Allow Yourself to Laugh
Frankly, illness, surgery, transplant- it’s tough! All these changes, the whole process, it’s probably the most difficult thing you’ll ever have to do. It may even be embarrassing at times. But, if you allow yourself to see the humor in things, and let yourself laugh, even if it’s at yourself, things won’t feel as dreary, even when they are. “Laughter is the best medicine.” So, so true. And important.
Rely On Others
When you think you don’t recognize yourself anymore, someone else still does. Your spouse, your parents, your best friend.  When you need help figuring out an identity problem, even if it’s as simple as what you want for lunch, rely on others. Your family and friends are there for you because they love you. Use them as a resource.  You’ll be glad you did.

And When All Else Fails… Cry
Yeah, I said it. Cry! Why not? Who says crying is weakness? Whoever started that rumor obviously has never tried it because I’m telling you what – it feels great! Sometimes, you just got to get the inside out. And sometimes the only way that’s going to happen is to cry. Cry, cry, cry and cry some more.  And afterwards, you’ll feel better. You can pick yourself up, put your plan back into place, and try again.  Take it from a newborn, recovering, repressed crier, it really can help.  Covering over how you really feel, and faking it for others all the time, even in front of those closest to you, will not help. It will only make you feel more frustrated about what is going on.  So let loose! Cry a little. Or a lot.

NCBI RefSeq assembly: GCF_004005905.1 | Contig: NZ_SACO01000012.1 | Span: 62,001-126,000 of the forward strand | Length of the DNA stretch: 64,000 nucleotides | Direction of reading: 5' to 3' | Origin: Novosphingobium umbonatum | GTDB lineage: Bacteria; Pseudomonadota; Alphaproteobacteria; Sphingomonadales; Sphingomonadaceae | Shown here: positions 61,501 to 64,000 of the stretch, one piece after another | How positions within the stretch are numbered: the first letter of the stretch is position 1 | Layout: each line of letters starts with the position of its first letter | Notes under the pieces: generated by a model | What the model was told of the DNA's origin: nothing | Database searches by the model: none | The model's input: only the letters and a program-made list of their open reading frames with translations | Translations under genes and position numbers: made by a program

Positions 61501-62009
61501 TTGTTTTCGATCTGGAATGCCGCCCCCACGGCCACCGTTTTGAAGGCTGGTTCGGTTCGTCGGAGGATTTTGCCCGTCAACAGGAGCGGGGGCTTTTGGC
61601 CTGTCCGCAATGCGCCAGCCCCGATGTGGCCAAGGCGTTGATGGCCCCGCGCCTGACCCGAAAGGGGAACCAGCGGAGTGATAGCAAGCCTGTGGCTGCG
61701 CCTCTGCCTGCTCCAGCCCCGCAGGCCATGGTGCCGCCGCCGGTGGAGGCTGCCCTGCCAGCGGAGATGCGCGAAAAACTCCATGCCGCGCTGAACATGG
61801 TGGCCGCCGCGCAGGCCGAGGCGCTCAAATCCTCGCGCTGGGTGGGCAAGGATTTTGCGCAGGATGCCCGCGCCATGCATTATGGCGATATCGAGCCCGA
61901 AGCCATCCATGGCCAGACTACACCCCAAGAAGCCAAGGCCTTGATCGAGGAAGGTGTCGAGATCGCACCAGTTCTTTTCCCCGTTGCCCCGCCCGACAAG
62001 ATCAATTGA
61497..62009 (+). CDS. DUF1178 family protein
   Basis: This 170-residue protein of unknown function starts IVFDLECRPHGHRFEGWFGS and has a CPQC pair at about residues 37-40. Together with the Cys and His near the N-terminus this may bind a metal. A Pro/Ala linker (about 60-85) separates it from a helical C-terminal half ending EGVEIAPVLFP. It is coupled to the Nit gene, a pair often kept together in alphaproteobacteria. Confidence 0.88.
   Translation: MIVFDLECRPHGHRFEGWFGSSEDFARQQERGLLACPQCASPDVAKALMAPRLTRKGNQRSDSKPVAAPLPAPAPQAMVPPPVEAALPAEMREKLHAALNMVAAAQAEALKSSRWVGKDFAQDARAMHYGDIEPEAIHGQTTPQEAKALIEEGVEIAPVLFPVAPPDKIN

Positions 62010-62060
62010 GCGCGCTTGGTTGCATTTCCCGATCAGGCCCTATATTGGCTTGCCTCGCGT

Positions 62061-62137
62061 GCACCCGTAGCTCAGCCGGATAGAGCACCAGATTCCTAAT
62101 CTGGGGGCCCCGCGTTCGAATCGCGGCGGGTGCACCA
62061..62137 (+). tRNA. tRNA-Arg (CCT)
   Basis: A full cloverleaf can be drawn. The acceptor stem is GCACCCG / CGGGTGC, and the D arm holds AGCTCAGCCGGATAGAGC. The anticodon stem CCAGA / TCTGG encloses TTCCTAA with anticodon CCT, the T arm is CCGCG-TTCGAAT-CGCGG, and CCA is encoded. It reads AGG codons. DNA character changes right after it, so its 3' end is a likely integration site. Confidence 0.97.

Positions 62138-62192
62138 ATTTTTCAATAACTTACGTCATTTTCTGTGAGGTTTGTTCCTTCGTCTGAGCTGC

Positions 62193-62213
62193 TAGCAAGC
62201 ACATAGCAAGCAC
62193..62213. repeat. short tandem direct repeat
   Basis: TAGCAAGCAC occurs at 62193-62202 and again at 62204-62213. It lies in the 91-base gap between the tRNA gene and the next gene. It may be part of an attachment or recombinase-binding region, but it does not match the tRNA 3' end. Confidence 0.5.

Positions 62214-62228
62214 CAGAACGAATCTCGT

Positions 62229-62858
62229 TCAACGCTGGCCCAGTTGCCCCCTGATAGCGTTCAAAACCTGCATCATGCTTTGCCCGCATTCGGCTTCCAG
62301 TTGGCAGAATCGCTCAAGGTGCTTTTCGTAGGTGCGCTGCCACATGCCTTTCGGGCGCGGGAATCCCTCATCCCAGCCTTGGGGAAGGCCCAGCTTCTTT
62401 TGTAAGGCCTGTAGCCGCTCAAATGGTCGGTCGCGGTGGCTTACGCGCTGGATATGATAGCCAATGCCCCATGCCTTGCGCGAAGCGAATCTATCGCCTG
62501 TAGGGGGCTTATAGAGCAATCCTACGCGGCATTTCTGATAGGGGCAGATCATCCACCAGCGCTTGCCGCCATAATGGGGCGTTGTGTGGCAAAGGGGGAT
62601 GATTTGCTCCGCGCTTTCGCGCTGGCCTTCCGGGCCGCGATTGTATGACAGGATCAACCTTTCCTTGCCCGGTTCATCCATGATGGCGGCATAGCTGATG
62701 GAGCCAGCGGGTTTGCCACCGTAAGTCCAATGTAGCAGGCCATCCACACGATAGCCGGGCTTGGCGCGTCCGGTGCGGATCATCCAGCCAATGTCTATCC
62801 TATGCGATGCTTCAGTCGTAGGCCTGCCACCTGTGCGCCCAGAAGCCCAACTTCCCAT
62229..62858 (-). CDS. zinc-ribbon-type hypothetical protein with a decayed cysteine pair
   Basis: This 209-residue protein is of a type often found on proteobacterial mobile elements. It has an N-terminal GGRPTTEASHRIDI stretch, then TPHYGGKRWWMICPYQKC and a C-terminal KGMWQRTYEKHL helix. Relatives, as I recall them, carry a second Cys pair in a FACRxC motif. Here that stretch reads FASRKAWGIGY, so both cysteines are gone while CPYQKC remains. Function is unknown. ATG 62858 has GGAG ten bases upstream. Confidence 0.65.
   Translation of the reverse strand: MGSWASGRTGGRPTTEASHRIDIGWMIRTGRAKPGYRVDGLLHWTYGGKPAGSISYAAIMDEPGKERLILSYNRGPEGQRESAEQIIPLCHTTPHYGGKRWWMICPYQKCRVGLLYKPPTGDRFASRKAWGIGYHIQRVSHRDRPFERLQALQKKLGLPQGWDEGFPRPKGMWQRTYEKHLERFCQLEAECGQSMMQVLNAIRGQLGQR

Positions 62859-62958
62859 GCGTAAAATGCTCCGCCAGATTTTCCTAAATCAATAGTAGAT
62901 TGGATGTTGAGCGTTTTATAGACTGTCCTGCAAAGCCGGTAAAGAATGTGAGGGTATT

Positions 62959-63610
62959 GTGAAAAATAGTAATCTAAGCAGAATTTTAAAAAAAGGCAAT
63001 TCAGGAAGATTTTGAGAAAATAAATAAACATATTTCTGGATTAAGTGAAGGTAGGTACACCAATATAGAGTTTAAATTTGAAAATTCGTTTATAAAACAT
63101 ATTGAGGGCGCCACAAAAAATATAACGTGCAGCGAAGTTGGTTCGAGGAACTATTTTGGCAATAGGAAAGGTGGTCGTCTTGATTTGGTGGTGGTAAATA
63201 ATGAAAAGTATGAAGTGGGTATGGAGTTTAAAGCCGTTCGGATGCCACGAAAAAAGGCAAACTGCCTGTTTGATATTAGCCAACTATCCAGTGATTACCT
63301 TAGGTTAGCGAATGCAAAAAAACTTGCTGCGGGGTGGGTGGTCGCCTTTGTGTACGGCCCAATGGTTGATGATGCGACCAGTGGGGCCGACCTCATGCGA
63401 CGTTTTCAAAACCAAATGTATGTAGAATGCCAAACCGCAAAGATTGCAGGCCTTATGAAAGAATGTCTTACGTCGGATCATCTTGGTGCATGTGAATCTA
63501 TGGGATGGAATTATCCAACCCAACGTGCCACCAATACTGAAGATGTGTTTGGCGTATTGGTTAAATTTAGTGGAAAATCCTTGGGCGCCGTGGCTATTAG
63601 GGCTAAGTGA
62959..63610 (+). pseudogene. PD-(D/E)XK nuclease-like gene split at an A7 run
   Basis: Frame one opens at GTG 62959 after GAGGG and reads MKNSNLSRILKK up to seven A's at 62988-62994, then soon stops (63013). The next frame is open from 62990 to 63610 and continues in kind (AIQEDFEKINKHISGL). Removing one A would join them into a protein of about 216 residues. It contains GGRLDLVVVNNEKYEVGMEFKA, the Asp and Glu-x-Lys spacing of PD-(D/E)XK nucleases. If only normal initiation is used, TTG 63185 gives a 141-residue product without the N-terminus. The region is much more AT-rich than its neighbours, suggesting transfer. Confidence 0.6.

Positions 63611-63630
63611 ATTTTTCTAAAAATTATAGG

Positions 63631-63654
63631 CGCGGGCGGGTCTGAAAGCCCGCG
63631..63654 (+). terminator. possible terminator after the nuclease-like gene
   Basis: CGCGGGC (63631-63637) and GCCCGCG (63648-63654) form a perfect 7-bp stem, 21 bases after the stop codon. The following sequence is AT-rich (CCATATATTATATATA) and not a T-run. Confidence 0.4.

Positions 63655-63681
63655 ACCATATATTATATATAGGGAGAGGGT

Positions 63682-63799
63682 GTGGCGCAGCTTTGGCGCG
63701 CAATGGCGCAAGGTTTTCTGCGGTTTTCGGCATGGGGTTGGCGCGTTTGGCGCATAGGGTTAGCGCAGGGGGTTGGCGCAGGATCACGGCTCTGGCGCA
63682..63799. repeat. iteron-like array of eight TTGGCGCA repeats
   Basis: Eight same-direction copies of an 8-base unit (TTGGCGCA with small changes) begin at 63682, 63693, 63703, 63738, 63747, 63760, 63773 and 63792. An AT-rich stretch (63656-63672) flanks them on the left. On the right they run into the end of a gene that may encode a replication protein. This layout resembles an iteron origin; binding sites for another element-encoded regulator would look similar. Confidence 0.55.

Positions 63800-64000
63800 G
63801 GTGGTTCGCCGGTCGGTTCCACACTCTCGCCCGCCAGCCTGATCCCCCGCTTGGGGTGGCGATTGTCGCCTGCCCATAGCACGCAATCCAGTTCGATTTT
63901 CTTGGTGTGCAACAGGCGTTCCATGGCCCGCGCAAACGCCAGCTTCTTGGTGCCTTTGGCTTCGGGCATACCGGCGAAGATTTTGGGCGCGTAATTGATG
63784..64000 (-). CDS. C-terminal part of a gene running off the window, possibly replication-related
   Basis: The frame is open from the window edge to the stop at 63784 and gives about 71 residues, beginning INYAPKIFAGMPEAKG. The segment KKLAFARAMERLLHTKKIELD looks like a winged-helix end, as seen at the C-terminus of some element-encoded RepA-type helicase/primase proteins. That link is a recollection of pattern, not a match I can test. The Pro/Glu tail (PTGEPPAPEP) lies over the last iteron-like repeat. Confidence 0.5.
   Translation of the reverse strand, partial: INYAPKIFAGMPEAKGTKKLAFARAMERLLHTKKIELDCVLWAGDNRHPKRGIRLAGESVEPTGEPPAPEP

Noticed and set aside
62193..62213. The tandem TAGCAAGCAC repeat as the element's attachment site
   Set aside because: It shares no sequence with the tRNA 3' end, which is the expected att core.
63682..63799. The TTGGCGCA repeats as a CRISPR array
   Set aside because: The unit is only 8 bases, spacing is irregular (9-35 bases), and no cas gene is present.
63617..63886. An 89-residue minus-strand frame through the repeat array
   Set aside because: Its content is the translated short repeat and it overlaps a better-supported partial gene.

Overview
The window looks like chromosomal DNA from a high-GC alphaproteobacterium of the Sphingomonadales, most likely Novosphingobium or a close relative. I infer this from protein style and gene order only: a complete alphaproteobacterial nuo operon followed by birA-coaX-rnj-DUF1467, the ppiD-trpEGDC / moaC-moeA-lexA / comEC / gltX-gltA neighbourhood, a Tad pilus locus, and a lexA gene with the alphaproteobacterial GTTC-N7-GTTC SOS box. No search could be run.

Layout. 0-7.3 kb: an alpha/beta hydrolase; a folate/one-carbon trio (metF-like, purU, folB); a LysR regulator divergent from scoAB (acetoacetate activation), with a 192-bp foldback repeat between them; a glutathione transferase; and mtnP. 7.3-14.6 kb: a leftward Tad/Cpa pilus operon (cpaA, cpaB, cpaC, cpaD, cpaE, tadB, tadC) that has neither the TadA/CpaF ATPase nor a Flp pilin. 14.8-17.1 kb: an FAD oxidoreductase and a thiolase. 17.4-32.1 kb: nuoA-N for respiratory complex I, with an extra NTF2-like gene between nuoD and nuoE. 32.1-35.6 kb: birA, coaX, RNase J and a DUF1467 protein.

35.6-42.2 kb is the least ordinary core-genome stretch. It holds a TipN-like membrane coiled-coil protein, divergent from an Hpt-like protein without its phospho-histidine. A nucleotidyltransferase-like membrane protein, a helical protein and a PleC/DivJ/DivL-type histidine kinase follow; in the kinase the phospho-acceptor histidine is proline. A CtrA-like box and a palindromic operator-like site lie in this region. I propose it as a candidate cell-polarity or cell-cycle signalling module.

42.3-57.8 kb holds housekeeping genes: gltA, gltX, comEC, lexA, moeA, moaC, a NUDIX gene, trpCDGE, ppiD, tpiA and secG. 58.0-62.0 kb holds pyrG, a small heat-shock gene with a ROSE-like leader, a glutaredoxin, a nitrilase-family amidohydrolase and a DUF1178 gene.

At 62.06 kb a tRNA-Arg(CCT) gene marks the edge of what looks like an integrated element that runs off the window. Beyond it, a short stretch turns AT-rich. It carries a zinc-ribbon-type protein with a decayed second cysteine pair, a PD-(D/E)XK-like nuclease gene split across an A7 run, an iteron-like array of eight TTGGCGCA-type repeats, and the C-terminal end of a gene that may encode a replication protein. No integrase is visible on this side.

So, in conclusion, what have I learned about my new transplant body? I HATE ONIONS. I hate them. They are disgusting nastinesss. I do not like the way they smell, taste, and they make me so nauseated when I eat them that I pretty much want to die.  One thing down, about a million to go.

2 Comments
  1. Julie Doherty

    Wow, such a Great post. Thank you Miriam. You definitely touched my heart and encaptured the whole art of changing to meet your body’s needs and come to loving it with all of the changes. I will definitely share your post, it is great support and insight into working through chronic illness, disease and moving forward. Love and Blessings to you. xx

    • Miriam

      thank you Ms. Julie. Such kind words from such an experienced Blogger and health professional mean a lot! I appreciate your support???